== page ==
Wednesday, December 8, 2010

Winter Wondering

I love winter. I have to, I'm Canadian! But I loved it more when I was a carefree child. The worries of getting around on ice-covered streets, being stuck in massive traffic jams and meeting deadlines were eons away. The only thing on my youthful agenda was exploration and discovery!

I loved the feeling of soaring over our ice-covered pond or whirling into a spin like Toller Cranston. Even though the pond had tufts of grass that would send me flying, it was better than our indoor rink. When it snowed I would lift my head to the heavens feeling the frozen flakes tingle as they melted on my face. Then I'd catch them on my tongue, cooling my steaming breath.

I loved to live dangerously. And my brother helped me out by creating a unique sled renowned in our neighbourhood. He had taken a ratty recliner seat and nailed it to some old skiis. He added some ropes for navigation and created a masterpiece that couldn't be missed. Man did that thing fly! Everyone wanted a chance to drive it but it was a bear to steer. I remember narrowly missing a tree while barrelling down the high slopes of the junior high near our house.

A new snowfall would bring heightened anticipation. Standing with my back towards virgin snow, I never felt fear as I fell backward, waving my arms and legs. Then, very carefully, I would get up so the angel would be perfect. I would back away slowly, covering my tracks, creating a miracle.

One day when I was in Grade 7, we had so much snow our teachers encouraged us to build the biggest forts we could. It was the guys against the girls, the forts towering above our heads. Our teachers joined in the battle at lunch and it became WWIII. There were snipers, spys and guys without fear who ran right into our hard-packed, bullet snowballs. Almost all of us had to go home to get out of our soaked clothes. Ski pants hadn't been invented yet...

Neither had ATM's, 24-hour shopping, online stores or video games. Heck, my parents had recently bought our first black and white TV. How could I even imagine that in the decades to come almost every school child would have their own lap tops or iPhone or whatever it will be in a few years time?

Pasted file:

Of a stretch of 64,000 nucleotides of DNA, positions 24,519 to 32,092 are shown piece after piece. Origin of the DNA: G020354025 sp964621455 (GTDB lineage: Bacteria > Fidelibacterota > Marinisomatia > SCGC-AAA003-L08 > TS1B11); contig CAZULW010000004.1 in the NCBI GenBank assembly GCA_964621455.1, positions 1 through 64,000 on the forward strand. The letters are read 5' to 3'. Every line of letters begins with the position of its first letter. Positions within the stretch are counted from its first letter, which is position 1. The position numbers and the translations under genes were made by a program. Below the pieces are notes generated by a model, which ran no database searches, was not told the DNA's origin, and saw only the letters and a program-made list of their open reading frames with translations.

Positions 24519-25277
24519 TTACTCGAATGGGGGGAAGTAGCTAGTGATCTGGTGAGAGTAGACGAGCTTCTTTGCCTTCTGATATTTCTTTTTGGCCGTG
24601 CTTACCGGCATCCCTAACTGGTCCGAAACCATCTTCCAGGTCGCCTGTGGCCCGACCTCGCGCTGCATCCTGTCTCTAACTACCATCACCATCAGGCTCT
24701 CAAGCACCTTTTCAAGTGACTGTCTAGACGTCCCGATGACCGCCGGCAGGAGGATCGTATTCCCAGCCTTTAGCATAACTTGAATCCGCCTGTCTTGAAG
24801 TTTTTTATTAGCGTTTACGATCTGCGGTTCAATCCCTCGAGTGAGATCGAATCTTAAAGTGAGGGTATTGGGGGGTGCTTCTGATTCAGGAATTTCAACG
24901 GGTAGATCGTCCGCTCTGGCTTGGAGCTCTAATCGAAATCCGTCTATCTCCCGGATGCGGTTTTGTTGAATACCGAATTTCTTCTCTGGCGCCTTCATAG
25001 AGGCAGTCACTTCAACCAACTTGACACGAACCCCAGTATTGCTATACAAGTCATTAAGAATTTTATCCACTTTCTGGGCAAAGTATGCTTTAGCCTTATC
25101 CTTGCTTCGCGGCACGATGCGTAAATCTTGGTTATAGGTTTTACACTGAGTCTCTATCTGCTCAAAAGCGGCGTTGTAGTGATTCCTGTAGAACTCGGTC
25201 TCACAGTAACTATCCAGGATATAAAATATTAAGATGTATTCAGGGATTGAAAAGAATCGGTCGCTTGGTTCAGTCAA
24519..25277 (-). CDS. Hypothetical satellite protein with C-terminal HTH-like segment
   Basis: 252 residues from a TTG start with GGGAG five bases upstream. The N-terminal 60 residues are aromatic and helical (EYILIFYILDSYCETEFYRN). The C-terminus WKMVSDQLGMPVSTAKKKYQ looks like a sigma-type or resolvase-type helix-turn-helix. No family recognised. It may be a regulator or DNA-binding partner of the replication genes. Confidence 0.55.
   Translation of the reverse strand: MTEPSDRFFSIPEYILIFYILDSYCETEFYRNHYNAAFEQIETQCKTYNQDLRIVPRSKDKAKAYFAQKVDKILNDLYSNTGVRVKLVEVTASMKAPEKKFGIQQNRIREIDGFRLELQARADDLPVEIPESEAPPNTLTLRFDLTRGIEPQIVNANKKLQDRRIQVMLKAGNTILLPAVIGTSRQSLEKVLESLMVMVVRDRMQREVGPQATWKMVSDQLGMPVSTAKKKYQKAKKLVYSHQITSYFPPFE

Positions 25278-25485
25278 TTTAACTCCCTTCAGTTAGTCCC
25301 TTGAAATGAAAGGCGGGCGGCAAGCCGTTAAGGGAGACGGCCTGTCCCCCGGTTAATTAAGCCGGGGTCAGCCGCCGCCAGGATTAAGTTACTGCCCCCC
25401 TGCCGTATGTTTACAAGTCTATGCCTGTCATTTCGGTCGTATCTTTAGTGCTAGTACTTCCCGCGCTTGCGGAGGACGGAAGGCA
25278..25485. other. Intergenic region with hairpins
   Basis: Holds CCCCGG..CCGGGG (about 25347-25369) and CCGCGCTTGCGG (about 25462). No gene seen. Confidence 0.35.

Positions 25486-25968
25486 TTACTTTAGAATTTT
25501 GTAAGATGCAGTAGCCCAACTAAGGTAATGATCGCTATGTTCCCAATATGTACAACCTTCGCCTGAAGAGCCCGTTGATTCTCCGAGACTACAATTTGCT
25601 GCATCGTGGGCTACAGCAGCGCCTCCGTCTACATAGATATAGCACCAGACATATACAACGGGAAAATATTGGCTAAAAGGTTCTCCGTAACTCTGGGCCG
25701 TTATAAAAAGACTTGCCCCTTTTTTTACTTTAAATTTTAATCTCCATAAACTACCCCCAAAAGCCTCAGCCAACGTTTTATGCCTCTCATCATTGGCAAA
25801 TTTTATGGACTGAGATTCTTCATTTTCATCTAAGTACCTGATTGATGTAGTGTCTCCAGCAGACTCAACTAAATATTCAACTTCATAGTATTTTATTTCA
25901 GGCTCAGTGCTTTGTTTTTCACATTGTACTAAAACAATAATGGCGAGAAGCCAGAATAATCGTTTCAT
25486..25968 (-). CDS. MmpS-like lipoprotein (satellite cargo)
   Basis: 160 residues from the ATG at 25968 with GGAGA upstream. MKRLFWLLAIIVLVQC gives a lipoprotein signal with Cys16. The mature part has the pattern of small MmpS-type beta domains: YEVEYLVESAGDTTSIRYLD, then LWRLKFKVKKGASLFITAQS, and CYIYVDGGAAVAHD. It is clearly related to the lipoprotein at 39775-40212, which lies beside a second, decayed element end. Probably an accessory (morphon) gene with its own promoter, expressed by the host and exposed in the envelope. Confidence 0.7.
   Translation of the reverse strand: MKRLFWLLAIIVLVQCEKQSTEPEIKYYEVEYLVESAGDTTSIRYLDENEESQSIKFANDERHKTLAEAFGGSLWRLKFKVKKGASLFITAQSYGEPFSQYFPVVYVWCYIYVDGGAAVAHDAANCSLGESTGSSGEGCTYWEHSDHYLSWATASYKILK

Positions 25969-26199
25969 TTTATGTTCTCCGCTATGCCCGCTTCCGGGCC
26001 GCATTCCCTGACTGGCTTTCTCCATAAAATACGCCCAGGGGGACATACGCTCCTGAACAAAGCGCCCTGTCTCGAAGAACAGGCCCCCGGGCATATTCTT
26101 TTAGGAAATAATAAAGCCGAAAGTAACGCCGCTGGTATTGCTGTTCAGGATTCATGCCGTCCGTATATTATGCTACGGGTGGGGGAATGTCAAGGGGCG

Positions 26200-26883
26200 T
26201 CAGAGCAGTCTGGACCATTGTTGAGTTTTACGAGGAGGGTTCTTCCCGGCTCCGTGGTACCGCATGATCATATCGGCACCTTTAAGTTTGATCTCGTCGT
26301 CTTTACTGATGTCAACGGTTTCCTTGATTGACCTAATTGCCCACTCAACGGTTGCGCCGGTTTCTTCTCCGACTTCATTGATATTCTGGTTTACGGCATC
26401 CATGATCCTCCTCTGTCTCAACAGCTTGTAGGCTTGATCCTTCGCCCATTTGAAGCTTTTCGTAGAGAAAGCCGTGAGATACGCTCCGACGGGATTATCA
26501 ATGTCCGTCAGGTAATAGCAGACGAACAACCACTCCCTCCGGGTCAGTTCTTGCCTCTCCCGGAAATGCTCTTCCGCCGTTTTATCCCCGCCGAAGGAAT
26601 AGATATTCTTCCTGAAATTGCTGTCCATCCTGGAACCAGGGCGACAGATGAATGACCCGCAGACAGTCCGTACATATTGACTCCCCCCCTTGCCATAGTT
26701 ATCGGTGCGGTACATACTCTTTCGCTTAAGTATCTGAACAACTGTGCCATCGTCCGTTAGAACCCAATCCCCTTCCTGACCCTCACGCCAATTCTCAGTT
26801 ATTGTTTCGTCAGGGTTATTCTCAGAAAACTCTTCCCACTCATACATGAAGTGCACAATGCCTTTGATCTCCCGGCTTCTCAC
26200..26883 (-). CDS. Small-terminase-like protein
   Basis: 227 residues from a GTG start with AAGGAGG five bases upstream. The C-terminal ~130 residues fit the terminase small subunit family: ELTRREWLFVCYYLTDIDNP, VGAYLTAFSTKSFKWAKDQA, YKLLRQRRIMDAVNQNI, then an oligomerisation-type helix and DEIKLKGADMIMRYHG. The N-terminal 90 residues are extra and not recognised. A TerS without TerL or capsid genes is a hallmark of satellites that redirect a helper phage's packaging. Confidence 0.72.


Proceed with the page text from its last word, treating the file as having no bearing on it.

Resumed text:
And no, I didn't have to walk 20 miles to school in a blizzard, uphill both ways - but my parents did!

It's almost impossible to get back the simplicity of those winters - Christmases where we made each other gifts. Where the highlight was spending time with our extended family, listening to their embellished stories and laughing until the turkey we just ate threatened to come back up.

I find it takes an enormous effort to bring back simplicity. What traditions do you have that echo the simplicity of winters and Christmases in your life?


  1. I loved the paragraph about building forts, that's one thing that Calgary winters are missing.The ability to have a good fort war.

    When we lived in Ontario the snow would pile up a good 9-10 feet once we cleared the driveway, and us neighborhood kids would build series of tunnels and caves insides the mounds and have boys vs. girls snowball fights.
    We also had a small forest and little pond behind our house and many evenings after school were spent back there playing in the forts, and falling on the ice.

  2. I think we lose our enjoyment of winter and Christmas because we grow old when we grow up and we lose the element of wonder. I'm trying to recapture that wonder. This morning during my walk downtown I noticed that the snow was sparkling under the street lights. (Some ice crystals must have formed during the night.) Usually I don't notice that... usually I don't have - or take the time to notice. But this morning I did. I think as adults we're so busy worrying and fussing (like you mention at the beginning of your blog) and we forget to just notice and enjoy.
    Same goes for Christmas. Yesterday I stopped at the grocery store and they had some pine wreaths for sale outside the store. They smelled so good!!! I stopped for a minute and just inhaled!! In fact, I might even go back and buy one - just for the smell!! :) The (old) adult in me says it's just a waste of money... the child in me says the glorious smell is worth it.

  3. Being able to create tunnels and caves in the snow is something I envy, Courtney. In the Fraser Valley we would get big dumps of snow but they didn't last long. Our forts quickly melted like sandcastles eroding with the incoming tide.

    Joy - Listen to the child in you! Buy that pine wreath just for the glorious smell. Don't let that stodgy adult in you talk you out of it. You have made it so appealing, I may even buy one!

  4. When I was little we did the same thing in the ditches at school or home - building long networks of tunnels that we would crawl through and play games in. Now I don't crawl around in tunnels (unfortunately) but I still love the smell of winter's air and the way the snow shimmers.